A study with too small of a sample size is under-powered. This means that even if the effect you are testing for truly exists, you won’t achieve statistical significance. You will waste time by collecting a sample that is too small to properly power a study. Why perform a research if you can’t see significance for your desired effect?

A study with too large of a sample is over-powered. This means that you’ve collected such a large sample that you will see significance even on very small effects. However, the costs of subject recruitment, data collection, and follow-up (if needed) are quite large. Recruiting more subjects than needed unnecessarily inflates the temporal and monetary costs.

In this webinar attendees will learn the statistical power analysis and techniques for determining sample size (a priori techniques) calculation. Also attendees will get to see worked examples in the free to use G*Power software. Some code and demonstrations will be provided for powering studies and performing power analysis simulations in R software.

2-Day Seminar: Clinical Data Management (CDM)

January 17th and 18th, 2019: Houston, TX

Learn More About the Clinical Data Management Seminar

Clinical data management (CDM) is paramount for a successful research. After all, Garbage In, Garbage Out (GIGO).

CDM involves all aspects of collecting, processing, and interpreting information. There are many types of computer applications and database systems to support data collection and management. However, there are elements of CDM that apply across the board.

Review and approval of drugs or devices by regulatory agencies requires the assumption that the data presented are valid and reliable. Integrity of the data is paramount to ensure confidence in the results and conclusions you will make.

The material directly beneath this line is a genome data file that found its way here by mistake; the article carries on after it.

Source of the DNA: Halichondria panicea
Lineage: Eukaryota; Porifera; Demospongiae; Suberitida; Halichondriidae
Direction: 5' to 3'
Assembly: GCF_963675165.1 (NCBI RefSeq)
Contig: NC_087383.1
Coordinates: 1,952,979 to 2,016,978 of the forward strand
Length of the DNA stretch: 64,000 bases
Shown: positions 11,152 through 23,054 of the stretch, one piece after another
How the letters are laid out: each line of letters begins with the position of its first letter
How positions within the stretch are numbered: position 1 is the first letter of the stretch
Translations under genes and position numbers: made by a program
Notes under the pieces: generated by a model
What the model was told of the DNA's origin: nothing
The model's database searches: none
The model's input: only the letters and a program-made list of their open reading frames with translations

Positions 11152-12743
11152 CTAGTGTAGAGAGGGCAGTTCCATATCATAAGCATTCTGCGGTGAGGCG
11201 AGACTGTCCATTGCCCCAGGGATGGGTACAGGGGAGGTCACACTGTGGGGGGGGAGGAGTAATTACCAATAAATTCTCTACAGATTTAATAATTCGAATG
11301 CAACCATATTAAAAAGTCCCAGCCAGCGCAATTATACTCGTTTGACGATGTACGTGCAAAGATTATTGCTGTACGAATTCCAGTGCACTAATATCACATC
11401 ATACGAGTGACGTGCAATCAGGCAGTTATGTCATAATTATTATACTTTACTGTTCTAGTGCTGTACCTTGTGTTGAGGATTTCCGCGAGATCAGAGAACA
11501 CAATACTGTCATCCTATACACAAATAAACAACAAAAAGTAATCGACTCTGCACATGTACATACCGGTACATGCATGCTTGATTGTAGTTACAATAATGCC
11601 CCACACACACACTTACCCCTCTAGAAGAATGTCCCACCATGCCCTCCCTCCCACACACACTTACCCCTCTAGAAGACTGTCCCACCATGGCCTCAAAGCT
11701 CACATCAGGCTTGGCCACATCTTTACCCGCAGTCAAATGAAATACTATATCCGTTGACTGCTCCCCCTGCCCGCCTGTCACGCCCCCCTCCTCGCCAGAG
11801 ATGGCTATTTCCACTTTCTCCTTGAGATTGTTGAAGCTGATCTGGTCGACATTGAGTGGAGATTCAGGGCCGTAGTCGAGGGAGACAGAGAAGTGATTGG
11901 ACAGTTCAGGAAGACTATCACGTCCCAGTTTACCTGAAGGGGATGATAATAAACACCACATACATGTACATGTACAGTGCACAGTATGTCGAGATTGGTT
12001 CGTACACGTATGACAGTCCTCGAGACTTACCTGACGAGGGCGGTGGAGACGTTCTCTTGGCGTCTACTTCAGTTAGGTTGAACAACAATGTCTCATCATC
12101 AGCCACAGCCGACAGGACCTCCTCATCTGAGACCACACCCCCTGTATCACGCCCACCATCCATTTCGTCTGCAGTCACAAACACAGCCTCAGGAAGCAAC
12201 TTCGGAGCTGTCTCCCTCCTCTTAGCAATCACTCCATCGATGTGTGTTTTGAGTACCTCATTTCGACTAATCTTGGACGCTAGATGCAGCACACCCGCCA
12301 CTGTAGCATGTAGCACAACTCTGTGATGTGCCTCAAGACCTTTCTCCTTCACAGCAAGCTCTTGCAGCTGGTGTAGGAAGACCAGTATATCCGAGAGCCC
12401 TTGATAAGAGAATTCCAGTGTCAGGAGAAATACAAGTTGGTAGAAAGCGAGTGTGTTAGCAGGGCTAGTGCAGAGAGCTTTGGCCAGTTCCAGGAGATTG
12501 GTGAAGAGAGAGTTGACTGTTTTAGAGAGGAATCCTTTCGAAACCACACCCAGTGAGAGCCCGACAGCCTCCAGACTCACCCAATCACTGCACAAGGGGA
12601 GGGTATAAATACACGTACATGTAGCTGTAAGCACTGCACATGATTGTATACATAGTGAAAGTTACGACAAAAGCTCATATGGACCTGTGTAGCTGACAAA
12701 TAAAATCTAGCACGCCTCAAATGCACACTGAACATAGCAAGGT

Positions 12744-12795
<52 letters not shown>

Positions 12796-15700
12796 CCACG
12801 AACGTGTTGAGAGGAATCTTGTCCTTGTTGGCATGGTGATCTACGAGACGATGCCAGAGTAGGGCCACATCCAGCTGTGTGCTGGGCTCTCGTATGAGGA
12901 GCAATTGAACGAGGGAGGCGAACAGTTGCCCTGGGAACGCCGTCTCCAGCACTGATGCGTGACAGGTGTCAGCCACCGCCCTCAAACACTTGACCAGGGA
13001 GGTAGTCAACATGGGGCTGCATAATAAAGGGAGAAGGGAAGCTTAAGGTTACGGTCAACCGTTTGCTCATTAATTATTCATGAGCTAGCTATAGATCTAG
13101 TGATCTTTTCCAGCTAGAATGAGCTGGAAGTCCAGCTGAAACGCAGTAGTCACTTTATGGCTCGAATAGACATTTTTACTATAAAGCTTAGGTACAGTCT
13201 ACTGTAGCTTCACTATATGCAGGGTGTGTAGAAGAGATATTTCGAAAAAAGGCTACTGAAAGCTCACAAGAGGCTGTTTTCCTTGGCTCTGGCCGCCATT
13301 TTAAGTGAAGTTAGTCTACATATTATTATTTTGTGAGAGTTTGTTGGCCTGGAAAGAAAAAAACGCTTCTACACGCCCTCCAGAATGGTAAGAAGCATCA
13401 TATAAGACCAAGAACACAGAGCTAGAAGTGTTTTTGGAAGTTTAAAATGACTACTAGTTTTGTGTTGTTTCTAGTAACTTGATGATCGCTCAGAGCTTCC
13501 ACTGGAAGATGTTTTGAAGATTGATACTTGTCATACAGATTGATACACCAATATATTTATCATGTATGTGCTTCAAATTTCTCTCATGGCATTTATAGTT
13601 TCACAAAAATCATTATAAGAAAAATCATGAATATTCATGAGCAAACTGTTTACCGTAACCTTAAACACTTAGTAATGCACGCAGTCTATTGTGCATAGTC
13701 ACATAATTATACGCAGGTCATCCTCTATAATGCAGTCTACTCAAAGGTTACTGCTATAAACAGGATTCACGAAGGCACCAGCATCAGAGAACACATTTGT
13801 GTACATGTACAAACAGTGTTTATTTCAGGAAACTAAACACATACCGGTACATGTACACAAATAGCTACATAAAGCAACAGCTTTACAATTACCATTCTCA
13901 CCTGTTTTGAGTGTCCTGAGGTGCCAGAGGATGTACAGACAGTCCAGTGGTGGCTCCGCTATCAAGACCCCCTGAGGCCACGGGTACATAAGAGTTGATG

This seminar is based on FDA E6 GCP Guidelines which are the basis of effective data quality management. Even if your research is not FDA regulated, the information you learn in this course will help to ensure a robust data collection and management plan.

The information conveyed in this course will also assist investigators in setting up processes for smoother data monitoring and auditing.

Examples of CRF’s and required documentation will be presented. Data collection and preparation techniques will also be demonstrated. Additionally, this workshop will provide you with the knowledge and tools needed to assure a CDM plan that holds up when the inevitable deviations from protocol occur.

DISCLAIMER: This seminar is not endorsed by, directly affiliated with, maintained, authorized, or sponsored by the Society for Clinical Data Management or any other clinical research society. All products, processes, and company names are the registered trademarks of their original owners. The use of any trade name or trademark is for identification and reference purposes only and does not imply any association with the trademark holder of their brand.

2-Hour Virtual Webinar: Tips and Techniques for Handling Missing Data

January 23rd, 2019

Learn More About the Tips for Handling Missing Data Webinar

Just removing records (listwise deletion) with missing data can reduce the power of your study and result in Type II error (when the effects are truly there, but you don’t have enough power to achieve statistical significance).